A vivid experience should connect to customers across all five senses, be manifested in all touch points, and deliver a sense of surprise and delight. Consistency and inspiration should go together. A range of effective story types can be used to tell better business stories: quests, strange lands, love stories, rags-to-riches and even revenge.
Stories should be simple, clear, brief, memorable and action-oriented; a sense of humour also helps. Internally, activities like a weekly huddle, competitions and awards can keep the storytelling machinery humming. Passion, momentum, persistence, creativity and courage will be needed in large doses. Fresh insights can come from customer immersion and connects, segment analysis, category expansion, and clarity of offerings.
Purchase habits and peer networking activities among customers keep changing, and companies will need to explore new distribution channels — sometimes borrowing ideas from other industries. Even seemingly mature segments can be disrupted or reinvented with a creative approach. Reinvention applies not just to companies but individuals as well. Planning, trendspotting, reflection, learning and a sense of adventure can help reinvigorate your career. Working backwards from a future desired state, conducting a personal SWOT analysis and roping in mentors can help stay focused and committed.
Rowling, a struggling single mother on welfare who submitted her Harry Potter manuscript to 12 publishers who rejected it, and only then found success with the best-selling book series and blockbuster movies. What do you want to be remembered for after you die? What do you need more of, and what can you do without? Where is your biggest impact, and what are you good at? Answering these questions will help you understand how to forge your legacy, and work towards it starting now, one step at a time see also my review of the book Kaizen by Robert Maurer.
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Business success need not come without social satisfaction and spiritual bliss. Decide whether you are happiest with a job, a career or a higher calling. Higher order success and satisfaction comes from cultivating compassion, empathy, courage, positivity, discipline, creativity and grit. In terms of available resources, the ideal time to reinvent is from a position of strength, at the height of success, but that is also where corporate politics, cultural inertia or individual lethargy can set in.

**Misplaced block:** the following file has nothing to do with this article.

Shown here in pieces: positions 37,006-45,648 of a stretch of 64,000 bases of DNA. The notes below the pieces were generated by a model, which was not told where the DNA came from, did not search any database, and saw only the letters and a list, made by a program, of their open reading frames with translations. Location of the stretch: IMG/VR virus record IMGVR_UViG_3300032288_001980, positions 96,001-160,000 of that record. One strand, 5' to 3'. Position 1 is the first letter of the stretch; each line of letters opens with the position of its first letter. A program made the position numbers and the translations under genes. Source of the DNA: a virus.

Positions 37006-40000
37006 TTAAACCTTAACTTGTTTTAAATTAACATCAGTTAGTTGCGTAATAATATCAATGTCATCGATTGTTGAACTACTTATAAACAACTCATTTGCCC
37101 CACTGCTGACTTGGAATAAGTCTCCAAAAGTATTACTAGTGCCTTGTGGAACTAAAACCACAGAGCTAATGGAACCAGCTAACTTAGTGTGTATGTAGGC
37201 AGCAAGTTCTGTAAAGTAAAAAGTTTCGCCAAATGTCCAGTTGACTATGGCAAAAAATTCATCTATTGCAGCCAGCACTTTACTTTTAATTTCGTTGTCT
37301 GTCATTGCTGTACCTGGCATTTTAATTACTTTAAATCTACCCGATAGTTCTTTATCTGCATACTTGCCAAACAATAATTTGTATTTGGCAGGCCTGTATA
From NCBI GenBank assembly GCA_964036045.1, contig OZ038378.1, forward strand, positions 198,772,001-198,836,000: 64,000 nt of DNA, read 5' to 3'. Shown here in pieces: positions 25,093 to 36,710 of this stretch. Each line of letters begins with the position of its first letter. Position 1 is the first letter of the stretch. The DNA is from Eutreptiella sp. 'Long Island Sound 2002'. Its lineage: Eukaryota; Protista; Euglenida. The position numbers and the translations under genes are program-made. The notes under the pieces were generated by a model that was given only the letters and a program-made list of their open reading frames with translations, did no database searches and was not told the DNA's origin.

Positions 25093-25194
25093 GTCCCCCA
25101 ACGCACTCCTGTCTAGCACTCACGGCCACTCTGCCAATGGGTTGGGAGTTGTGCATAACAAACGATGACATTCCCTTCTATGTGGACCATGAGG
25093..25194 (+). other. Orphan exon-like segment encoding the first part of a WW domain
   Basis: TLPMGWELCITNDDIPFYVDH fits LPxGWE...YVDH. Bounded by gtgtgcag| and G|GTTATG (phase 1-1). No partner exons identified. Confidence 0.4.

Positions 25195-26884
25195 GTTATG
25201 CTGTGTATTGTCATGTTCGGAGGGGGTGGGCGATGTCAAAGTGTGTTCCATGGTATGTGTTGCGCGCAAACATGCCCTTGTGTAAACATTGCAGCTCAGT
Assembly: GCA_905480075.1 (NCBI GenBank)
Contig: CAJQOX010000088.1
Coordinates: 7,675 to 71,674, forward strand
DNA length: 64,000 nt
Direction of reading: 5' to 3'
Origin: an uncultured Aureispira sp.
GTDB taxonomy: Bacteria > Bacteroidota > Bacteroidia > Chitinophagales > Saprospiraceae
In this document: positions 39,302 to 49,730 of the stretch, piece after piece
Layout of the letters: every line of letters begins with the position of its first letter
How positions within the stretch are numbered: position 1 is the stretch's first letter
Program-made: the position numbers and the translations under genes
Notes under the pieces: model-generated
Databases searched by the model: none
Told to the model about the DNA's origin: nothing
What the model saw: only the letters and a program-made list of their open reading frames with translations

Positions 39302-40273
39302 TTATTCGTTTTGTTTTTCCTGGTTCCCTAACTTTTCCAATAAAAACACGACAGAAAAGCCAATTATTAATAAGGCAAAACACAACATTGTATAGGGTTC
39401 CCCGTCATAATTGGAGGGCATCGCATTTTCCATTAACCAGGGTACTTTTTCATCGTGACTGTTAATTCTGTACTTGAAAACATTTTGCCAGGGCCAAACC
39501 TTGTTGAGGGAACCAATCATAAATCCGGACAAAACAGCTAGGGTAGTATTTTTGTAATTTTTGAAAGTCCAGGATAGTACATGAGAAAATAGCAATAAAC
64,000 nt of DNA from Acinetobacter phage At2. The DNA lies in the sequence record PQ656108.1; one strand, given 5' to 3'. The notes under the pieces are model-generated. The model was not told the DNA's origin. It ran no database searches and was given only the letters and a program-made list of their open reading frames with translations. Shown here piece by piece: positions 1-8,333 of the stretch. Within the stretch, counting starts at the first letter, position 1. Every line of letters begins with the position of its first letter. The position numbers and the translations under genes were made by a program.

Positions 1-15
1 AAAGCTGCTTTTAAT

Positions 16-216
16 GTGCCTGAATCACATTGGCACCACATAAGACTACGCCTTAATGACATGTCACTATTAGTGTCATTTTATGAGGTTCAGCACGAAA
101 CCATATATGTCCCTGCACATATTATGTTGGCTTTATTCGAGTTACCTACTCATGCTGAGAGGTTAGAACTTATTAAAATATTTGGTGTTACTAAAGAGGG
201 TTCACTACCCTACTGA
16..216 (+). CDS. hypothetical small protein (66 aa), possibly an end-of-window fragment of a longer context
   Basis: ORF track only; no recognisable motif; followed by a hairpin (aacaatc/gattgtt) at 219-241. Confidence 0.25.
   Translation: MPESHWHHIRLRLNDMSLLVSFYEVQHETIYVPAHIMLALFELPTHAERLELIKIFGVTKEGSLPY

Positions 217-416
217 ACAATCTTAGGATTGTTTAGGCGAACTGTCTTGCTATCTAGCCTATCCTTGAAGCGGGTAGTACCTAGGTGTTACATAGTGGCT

Each chapter of the book begins with an inspiring quote, and it would be appropriate to end this review with some of these quotes:. He is Founder and former CEO of ePrize, a leading interactive promotion agency, and founded three other tech startups before that.
He has been on the board of over 40 companies, and raised over USD million of venture capital. It's in our nature, for example, to spend our energy primarily on today's immediate concerns, to hold a distorted perception of our future, or, even if we're future-focused, to keep chasing after what turn out to be the wrong dreams. Too often, we give up just when we need to push harder, and persist when we actually should quit. Yet without a more clear-eyed assessment of our present and our future, and a more effective approach to setting, pursuing, and achieving goals, we can end up with a future we really don't want—in which we are sick, broke, lonely, or just plain unfulfilled.
She directed the Mills Study, which followed some women over 50 years, examining personality traits, social influence, and personal development and proving in the process that it's never too late to reinvent yourself. In the Mills Study, about a dozen women showed substantial positive personality change from ages 60 to But of course it's wise to get an earlier start. More than a decade ago, Markman set out to learn to play the saxophone well enough to join a band.
If you don't have long-term goals, Markman warns, you run the risk of doing lots of little things every day—cleaning the house, sending emails, catching up on TV—without ever making a contribution to your future. That can leave you feeling restless and unfulfilled. How do you know what you should be striving for? Before you can reinvent yourself, you have to know who you currently are. One challenge to self-evaluation: Most of us have a tendency towards illusory superiority—the belief that we are above average in our abilities, even though all of us can't possibly be.